Making A Difference From A Distance

We often get inquiries from kind-hearted people, who are looking to give back to vulnerable children. Seeing their photos and reading their stories touch many readers and motivate them to act. Volunteering is an important part of making a difference and using your abilities to better the world.

Some of the boys at the Ashirvad Home in India.

Some of the boys living at the Ashirvad Home in India.

Being a social media ambassador is a powerful way to spread information about vulnerable children and to tell others about the mission of Kitechild. By sharing our posts and telling your friends and family about us, you can help give a voice to these children. Other ways to help include hosting local events to raise funding or awareness for vulnerable children. We’re currently working on setting up campus programs to provide opportunities for volunteering across the country.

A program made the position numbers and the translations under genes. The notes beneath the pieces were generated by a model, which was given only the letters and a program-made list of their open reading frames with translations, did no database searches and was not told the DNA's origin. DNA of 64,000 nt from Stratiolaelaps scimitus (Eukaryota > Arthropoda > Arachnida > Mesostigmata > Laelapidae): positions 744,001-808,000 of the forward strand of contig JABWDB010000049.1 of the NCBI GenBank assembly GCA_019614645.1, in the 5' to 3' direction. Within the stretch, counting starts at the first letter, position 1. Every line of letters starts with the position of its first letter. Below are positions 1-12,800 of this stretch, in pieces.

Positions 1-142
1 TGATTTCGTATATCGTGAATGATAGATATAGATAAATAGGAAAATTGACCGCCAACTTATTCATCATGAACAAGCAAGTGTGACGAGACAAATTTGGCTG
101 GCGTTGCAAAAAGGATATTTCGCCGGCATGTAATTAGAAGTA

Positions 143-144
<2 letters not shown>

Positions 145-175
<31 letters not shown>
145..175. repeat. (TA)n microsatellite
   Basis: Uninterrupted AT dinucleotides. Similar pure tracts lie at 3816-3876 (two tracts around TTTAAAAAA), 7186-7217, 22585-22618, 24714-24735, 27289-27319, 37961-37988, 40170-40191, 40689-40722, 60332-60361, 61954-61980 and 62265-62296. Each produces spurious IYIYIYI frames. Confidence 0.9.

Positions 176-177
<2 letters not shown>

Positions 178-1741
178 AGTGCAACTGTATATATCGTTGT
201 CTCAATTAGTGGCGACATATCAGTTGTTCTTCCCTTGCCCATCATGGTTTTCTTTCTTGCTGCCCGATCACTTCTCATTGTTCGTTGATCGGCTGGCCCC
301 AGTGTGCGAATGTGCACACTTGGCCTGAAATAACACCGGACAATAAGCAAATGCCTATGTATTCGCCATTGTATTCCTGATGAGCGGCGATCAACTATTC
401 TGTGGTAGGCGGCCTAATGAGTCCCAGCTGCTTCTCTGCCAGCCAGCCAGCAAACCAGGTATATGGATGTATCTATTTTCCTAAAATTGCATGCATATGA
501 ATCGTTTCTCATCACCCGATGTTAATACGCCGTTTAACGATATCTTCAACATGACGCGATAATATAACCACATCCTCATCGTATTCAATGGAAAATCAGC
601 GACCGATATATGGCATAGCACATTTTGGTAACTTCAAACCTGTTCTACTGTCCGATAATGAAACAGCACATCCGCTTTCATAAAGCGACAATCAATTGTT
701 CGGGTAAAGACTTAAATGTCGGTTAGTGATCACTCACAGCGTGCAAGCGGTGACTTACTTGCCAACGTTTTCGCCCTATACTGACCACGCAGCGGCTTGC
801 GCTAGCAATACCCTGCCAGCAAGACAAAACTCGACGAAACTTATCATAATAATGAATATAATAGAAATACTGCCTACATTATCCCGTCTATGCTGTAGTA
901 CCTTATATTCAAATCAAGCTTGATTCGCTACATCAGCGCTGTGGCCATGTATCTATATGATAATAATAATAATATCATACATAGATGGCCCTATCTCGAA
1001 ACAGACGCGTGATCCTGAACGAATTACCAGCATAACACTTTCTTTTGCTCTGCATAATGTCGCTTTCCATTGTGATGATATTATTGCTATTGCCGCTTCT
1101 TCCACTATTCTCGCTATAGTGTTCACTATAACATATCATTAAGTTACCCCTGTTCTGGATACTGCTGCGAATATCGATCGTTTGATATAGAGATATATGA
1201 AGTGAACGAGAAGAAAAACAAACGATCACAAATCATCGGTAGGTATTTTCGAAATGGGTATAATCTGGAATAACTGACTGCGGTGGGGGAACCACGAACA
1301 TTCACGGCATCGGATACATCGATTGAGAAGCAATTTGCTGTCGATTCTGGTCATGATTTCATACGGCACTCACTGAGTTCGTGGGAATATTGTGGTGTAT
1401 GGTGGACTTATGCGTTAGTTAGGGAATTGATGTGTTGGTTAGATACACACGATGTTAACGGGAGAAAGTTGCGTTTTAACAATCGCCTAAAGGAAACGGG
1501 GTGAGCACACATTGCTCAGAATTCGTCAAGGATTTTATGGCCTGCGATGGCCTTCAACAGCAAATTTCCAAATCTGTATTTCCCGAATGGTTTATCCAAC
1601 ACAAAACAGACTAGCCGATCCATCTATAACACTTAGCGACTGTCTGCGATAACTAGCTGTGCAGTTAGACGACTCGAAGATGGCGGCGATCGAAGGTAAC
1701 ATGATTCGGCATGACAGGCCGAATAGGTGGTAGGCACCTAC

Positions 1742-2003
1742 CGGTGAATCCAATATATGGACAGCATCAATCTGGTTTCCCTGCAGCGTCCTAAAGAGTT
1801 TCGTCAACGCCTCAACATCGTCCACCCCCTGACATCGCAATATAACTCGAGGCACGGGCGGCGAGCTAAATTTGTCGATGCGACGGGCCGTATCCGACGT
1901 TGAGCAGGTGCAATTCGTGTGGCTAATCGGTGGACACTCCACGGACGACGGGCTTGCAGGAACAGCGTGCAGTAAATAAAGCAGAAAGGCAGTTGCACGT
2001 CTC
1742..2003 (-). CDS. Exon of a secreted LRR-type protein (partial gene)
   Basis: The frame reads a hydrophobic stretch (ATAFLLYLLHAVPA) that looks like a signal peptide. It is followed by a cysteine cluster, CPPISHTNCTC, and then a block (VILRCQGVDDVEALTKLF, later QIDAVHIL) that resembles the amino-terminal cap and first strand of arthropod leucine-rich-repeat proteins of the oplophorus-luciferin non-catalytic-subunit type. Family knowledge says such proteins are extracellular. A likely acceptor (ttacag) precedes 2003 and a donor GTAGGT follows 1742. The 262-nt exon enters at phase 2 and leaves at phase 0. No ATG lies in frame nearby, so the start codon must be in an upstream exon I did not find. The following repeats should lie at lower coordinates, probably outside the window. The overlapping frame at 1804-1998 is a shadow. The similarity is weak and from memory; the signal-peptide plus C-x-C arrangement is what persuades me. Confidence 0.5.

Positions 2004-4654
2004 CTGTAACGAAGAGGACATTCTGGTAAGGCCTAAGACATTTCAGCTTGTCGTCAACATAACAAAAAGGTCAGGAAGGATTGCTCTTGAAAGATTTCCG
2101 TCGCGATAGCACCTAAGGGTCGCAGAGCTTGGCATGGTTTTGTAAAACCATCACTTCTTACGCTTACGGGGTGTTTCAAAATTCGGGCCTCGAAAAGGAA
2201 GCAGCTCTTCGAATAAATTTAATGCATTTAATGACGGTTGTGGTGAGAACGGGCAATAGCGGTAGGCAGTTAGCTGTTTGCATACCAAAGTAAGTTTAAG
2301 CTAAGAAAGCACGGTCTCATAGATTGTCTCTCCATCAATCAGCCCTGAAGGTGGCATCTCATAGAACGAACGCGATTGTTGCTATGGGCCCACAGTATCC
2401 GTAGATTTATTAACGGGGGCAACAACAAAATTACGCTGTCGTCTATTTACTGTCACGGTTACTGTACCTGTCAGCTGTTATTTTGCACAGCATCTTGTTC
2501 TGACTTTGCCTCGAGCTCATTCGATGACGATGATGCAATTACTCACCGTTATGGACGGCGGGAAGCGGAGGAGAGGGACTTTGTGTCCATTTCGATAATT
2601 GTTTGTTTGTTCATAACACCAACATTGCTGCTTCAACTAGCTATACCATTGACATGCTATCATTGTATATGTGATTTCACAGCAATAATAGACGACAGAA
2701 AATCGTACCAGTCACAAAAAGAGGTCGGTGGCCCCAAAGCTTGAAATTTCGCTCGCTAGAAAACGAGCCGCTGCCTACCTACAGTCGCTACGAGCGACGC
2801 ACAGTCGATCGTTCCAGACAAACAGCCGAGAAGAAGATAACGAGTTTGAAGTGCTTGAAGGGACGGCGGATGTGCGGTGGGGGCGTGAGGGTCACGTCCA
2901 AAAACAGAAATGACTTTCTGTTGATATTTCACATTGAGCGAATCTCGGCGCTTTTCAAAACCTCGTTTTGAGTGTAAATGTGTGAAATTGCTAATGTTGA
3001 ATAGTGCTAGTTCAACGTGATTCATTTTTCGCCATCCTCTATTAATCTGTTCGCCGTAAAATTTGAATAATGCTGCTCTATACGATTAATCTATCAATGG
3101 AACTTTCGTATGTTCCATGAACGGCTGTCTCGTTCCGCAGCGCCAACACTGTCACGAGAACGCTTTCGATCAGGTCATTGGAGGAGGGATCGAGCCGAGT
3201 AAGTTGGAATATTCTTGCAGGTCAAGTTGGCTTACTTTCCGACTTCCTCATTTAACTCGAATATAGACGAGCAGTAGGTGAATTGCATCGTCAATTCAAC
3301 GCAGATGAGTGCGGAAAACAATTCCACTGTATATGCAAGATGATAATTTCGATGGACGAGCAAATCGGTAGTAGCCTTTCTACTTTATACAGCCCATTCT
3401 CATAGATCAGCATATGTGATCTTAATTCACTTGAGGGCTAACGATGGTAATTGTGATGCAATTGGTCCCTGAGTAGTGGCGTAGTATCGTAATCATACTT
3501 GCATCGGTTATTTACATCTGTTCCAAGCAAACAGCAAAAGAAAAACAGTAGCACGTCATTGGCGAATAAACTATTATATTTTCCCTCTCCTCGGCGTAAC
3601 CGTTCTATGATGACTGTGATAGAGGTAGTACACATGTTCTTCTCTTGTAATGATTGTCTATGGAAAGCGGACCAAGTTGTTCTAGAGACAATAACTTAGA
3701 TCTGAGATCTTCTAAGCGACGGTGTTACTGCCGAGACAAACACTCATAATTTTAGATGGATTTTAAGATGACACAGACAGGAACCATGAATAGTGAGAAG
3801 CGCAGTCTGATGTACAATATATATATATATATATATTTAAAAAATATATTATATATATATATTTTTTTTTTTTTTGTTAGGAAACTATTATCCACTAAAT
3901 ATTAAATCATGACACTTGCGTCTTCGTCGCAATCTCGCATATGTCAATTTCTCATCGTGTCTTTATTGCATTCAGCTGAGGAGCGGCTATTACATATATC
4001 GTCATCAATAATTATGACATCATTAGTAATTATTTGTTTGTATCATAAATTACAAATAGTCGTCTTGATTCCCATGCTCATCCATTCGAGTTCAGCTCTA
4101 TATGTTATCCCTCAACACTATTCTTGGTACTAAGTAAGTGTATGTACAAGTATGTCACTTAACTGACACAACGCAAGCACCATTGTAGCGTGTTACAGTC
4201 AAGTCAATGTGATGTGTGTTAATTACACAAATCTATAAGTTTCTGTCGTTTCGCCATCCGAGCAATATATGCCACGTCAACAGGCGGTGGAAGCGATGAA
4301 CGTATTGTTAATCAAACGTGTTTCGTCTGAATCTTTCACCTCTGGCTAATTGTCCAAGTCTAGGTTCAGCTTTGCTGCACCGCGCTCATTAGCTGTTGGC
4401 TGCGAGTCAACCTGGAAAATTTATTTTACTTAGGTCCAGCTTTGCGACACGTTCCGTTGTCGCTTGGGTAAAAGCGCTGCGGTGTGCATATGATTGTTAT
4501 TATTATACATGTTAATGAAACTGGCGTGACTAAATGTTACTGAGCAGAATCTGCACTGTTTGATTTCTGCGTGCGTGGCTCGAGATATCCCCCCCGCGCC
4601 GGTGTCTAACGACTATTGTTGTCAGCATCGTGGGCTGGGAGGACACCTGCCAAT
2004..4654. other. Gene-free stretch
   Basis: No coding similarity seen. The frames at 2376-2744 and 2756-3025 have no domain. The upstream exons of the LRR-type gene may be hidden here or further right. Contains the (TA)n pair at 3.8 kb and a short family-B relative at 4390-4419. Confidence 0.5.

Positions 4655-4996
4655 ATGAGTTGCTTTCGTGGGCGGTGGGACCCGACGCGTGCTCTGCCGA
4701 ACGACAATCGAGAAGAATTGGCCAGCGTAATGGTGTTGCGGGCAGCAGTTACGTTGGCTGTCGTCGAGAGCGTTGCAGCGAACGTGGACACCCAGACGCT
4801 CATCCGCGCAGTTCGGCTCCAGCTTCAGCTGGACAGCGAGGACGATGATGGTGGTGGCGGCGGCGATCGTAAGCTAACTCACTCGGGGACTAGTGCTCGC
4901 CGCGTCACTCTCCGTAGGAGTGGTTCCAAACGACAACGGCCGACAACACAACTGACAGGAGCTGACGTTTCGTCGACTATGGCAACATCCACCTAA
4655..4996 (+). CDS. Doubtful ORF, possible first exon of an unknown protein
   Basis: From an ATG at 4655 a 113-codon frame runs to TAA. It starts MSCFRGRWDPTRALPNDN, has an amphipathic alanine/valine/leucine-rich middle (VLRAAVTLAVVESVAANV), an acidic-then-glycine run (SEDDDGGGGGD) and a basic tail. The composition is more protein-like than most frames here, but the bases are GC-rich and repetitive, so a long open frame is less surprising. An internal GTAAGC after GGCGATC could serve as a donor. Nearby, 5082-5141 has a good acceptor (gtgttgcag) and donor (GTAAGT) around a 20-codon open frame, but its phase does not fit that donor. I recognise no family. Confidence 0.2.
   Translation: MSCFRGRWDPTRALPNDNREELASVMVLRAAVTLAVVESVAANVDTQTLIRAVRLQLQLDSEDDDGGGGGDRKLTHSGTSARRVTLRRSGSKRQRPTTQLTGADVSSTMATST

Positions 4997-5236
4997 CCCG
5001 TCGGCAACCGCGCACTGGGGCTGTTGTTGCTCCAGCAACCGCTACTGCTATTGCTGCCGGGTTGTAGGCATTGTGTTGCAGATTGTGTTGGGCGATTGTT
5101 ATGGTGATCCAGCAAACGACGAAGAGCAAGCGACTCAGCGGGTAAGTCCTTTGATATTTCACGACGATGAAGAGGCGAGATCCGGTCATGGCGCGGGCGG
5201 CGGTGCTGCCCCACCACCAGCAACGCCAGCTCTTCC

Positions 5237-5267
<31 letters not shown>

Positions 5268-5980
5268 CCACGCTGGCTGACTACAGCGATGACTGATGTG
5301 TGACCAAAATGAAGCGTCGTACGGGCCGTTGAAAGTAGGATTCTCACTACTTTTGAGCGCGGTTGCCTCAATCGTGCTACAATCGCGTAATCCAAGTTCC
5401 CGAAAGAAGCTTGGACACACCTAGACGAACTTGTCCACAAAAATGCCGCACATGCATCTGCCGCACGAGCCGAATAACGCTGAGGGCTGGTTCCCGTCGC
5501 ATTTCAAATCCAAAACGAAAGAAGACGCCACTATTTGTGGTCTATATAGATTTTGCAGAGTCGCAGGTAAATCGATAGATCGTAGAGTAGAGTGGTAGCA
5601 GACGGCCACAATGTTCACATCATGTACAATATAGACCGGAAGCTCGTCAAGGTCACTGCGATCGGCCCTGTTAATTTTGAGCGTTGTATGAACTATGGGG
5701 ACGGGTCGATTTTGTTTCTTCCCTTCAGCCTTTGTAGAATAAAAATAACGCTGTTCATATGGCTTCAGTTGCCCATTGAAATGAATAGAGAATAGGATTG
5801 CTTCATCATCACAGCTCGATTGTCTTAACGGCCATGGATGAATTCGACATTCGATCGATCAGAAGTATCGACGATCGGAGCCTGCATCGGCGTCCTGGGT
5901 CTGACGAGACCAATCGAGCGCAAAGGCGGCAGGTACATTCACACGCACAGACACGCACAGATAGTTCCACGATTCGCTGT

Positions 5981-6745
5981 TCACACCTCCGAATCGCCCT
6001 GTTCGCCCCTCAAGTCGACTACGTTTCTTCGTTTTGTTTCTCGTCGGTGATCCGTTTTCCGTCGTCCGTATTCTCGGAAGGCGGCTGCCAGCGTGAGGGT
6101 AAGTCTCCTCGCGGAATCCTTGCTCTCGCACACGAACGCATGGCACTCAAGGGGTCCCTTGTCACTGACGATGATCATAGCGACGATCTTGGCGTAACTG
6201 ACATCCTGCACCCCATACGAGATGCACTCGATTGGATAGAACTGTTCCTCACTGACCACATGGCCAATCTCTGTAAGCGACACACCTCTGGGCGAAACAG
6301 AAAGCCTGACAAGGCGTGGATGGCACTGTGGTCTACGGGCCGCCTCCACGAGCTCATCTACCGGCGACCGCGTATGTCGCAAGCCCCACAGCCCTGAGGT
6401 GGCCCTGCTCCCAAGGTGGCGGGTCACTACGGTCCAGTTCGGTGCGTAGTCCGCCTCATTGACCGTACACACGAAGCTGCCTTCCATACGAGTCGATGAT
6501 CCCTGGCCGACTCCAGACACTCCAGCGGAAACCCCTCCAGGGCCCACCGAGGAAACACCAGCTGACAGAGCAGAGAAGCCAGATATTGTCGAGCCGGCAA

Kitechild volunteers on campus.

Kitechild volunteers on campus.

As you may have noticed, we haven’t listed visiting an orphanage among our volunteer opportunities. While it is a well-intentioned endeavor, it often has unintended negative results on the children. These children have often gone through personal traumas and difficulties, particularly from living without their families. Most people who travel to an orphanage to volunteer usually only go for a short period of time, which leaves the children with additional broken relationships and hardships.

Some of the children living at the HHK Home in Honduras.

Some of the children living at the HHK Home in Honduras.

There are other reasons why we don’t support sending volunteers to foreign country, otherwise known as voluntourism. Often, the volunteers don’t speak the same language as the children, which makes it difficult to engage in meaningful conversation.  In addition, there are little to no regulations or background checks for foreign volunteers, which puts the children at risk for abuse.

Children living at the LAMP Home in India, where we currently have a solar lighting project.